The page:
"Talk/singing with conviction and high style, Wilson makes you pay attention, whether she's offering highly obscure Coleman songs from a never-produced show or some of his most familiar numbers." Chip Defaa, N.Y. Post, October 1999.



"If this show were a CD, you'd program it on repeat mode. If it were a book, you'd study it and memorize it and give it to your friends. But lit's live and fragile cabaret, so what you need to do is go and go and go again. And when the ageless Wilson comes to Kern and Buddy DeSylva's "Look For the Silver Lining," you'll agree that she is 'the sunny side of life.'" Andrew Patner, Chicago Sun-Times, April 1999. ("Salute to Ziegfeld Follies" show)


"Every time Julie Wilson steps up to a microphone, listeners learn anew what genuine song interpretation is all about...To behold Wilson taking apart lyrics syllable by syllable, to hear the way she can whisper a phrase one moment, get rough with it the next, is to understand the value of the most accomplished cabaret singers...Virtually every piece that Wilson sang Wednesday night at the Plaza Tavern showed shades of drama, wit or sorrow that only a few singers are capable of bringing forth." Howard Reich, Chicago Tribune, April 1999.


"Ms. Wilson, as usual, finds surprisingly emotional subtexts in Gershwin's airy songs by infusing them with her life experience....'Someone To Watch Over Me' and 'Isn't It A Pity?' are among the numbers she turns into pointed dramatic monologues by fixing on just the right phrase from which to approach them as personal reflections." Stephen Holden, New York Times, September 1998.


"Widely recognized as the queen of cabaret...infusing everything she sings with a lifetime's accumulated wisdom and humor...her most telling moments are the ballads. Rodgers and Hart's 'This Funny World,' a song that declares in deceptively lighthearted verses that life is essentially a joke on the person living it, is given a rendition as wrenching as it is even-handed." Stephen Holden, New York Times, Feb. 27, 1998.


"In the quality that distinguishes cabaret singing from all other genres -- the interpretation and communication of lyrics -- Julie Wilson has no peer." Roy Sander, Back Stage, March 1998.


"Any show that gives Wilson a chance to wrap herself in her feather boa and project her vivid personality through 'My Old Flame,''Ain't Misbehavin',' and 'It All Depends on You' is all right with me." Chip Deffaa, N.Y. Post, February 1998.



"Julie Wilson's smoky baritone, shaped by decades of toil in saloons and cabarets, gets directly to the emotional core of a lyric, like peeling an apple, with no baggage and no detours, imparting the spicy humor, 'been around' sincerity, and stinging wisdom of a cobra with class." Deborah Grace Winer, author, The Night And The Music, 1995.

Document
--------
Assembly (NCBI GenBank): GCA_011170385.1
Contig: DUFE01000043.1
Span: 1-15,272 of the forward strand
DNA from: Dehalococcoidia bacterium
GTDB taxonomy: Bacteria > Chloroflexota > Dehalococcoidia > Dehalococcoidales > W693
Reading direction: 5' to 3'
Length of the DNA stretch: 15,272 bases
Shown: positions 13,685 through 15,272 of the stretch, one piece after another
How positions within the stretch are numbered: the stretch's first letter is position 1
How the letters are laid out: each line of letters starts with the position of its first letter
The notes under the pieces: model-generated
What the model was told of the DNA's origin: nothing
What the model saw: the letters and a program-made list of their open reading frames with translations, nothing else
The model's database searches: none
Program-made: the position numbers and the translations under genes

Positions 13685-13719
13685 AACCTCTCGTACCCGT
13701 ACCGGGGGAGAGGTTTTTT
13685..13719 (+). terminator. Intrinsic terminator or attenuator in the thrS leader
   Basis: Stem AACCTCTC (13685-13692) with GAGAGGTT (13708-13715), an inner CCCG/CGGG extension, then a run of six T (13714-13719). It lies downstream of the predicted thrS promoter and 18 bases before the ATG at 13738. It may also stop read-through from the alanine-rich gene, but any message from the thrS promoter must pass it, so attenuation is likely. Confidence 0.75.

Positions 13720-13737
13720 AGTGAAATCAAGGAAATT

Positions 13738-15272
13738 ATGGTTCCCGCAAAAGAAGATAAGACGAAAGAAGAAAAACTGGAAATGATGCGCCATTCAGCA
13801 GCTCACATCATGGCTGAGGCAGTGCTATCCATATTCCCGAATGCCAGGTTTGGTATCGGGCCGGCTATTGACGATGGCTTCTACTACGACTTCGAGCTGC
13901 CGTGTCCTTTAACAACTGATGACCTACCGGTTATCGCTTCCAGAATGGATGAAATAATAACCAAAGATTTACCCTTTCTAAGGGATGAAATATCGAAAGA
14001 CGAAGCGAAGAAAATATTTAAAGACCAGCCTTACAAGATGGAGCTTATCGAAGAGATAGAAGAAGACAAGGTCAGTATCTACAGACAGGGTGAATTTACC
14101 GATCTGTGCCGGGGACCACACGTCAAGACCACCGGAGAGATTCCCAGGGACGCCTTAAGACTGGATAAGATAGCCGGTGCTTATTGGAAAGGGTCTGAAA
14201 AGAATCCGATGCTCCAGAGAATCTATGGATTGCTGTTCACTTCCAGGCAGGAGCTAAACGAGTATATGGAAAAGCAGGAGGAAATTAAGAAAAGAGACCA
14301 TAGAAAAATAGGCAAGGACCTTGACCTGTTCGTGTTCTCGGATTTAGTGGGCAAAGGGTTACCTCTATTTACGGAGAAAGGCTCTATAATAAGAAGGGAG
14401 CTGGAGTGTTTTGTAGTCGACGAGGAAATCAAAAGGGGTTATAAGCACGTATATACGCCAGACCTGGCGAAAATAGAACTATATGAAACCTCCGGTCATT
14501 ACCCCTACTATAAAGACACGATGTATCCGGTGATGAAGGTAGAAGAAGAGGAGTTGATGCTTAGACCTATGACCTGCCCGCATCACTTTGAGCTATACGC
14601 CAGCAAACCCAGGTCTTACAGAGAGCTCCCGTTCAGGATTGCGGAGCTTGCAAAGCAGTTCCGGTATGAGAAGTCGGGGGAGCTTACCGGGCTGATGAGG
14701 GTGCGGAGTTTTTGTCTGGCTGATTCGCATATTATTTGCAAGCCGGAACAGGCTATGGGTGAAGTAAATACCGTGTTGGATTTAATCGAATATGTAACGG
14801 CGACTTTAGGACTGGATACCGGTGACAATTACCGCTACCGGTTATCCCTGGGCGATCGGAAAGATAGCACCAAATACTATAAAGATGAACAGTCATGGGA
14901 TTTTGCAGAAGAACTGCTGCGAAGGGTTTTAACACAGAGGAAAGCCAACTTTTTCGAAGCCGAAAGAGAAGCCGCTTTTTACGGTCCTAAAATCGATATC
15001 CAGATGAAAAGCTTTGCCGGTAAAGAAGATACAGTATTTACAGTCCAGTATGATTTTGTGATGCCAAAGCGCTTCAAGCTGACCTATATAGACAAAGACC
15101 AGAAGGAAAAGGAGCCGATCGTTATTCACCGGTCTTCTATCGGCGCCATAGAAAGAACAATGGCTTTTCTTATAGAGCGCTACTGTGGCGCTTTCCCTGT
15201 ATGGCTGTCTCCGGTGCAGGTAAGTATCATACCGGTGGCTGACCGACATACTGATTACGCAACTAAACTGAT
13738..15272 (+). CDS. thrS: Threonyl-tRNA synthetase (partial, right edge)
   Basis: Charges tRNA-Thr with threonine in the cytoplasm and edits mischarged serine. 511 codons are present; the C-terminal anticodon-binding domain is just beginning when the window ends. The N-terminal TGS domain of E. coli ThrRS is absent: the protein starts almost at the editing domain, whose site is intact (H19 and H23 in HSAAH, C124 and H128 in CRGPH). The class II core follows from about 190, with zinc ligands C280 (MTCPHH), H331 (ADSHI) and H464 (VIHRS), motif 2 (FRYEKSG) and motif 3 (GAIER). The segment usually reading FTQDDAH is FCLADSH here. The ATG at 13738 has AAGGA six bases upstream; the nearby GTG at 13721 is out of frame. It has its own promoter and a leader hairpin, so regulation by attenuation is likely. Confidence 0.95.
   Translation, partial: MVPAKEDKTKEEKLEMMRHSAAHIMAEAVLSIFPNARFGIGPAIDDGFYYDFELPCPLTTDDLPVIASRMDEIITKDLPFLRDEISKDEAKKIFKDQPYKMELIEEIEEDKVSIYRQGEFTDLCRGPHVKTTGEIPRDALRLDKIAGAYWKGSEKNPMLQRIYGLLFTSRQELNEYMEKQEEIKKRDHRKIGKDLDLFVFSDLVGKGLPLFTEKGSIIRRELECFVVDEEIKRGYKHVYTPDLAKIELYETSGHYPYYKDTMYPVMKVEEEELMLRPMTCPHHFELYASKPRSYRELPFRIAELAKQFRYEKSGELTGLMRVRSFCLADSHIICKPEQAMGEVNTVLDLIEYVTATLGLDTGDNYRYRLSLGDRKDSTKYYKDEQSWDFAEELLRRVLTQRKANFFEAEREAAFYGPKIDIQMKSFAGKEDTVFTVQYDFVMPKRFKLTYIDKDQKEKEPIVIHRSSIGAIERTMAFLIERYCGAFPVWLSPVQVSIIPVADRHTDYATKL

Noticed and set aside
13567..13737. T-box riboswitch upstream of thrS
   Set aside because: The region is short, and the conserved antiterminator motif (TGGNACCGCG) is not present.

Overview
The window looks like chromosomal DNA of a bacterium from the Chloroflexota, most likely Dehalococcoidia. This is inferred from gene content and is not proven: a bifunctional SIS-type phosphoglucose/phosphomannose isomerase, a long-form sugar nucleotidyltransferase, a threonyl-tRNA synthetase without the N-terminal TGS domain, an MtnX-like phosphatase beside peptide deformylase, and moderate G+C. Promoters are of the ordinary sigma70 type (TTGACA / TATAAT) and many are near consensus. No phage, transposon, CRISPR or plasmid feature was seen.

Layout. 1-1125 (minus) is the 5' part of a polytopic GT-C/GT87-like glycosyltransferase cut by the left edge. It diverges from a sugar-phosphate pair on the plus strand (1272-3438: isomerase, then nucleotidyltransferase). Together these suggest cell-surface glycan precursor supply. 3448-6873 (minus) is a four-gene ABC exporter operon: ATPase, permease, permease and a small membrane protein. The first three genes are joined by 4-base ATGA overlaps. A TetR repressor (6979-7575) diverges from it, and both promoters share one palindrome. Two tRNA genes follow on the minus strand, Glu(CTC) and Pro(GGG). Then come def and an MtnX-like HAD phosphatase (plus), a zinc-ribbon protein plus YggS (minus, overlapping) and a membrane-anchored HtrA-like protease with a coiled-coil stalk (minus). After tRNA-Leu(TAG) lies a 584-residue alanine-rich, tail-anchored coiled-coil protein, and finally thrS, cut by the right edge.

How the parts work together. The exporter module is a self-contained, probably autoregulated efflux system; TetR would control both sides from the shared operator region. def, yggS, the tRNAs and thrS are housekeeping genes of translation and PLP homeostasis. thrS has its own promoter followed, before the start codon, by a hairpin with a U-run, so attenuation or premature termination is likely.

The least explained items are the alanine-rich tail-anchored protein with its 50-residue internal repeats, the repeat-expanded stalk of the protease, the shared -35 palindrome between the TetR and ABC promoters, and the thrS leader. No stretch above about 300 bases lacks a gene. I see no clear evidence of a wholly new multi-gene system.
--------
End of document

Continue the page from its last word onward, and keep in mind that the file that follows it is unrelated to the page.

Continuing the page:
"When she performs, a whole era comes roaring back." Jennifer Senior, New York Magazine, October 17, 1997.



 About Julie's new cabaret show, Woman!: "Ms. Wilson, with her matchless dramatic versatility, goes a long way in her show toward creating a composite picture of women in every stage of life...Her show is a sharply drawn portrait gallery of women on the verge of everything from first love to lonely old age." Stephen Holden, The New York Times, March 1997.



Julie Wilson "brought insight, understanding and an ineffable sense of whimsy to a program she appropriate chose to title 'Woman.'...If her voice is a big rougher than it was a decade ago, it nonetheless resonates with the deep authority of life experience, with the capacity to communicate -- in direct, intimate, telling fashion -- the musical tales that have been the soundtrack to 20th century American life." Don Heckman, Los Angeles Times. May, 1997.



"Wilson, who defies her 72 years with her sheer elegance and wafting, multi-hued and theatrical voice, engenders a wealth of world-wise experience and seasoned talent that's as rare as it is endearing." Eric Layton, Entertainment Today, May 1997.



"There's my baby! Julie is a quintessinal cabaret performer." Arthur Pomposello, Cabaret Manager, The Algonquin Hotel's Oak Room.



"No one exemplifies a cabaret performer more than Julie Wilson. If you don't leave one of Julie's shows with more than you came in with, you were in a coma." Baby Jane Dexter, singer.



"I just recently heard Julie sing the best version I've ever heard of, 'What Is This Thing Called Love?'" Steve Ross, singer/pianist.



"Julie Wilson looks the part. She has the humor, the tolerance, she loves doing it, and it comes across so clearly." Bobby Short, singer/pianist.



"Julie Wilson is one of the best. She's where everyone else wants to be in the business, and she has no attitude. She is a totally positive role model." Erv Raible, cabaret entreneur (Eighty-Eight's and FireBird)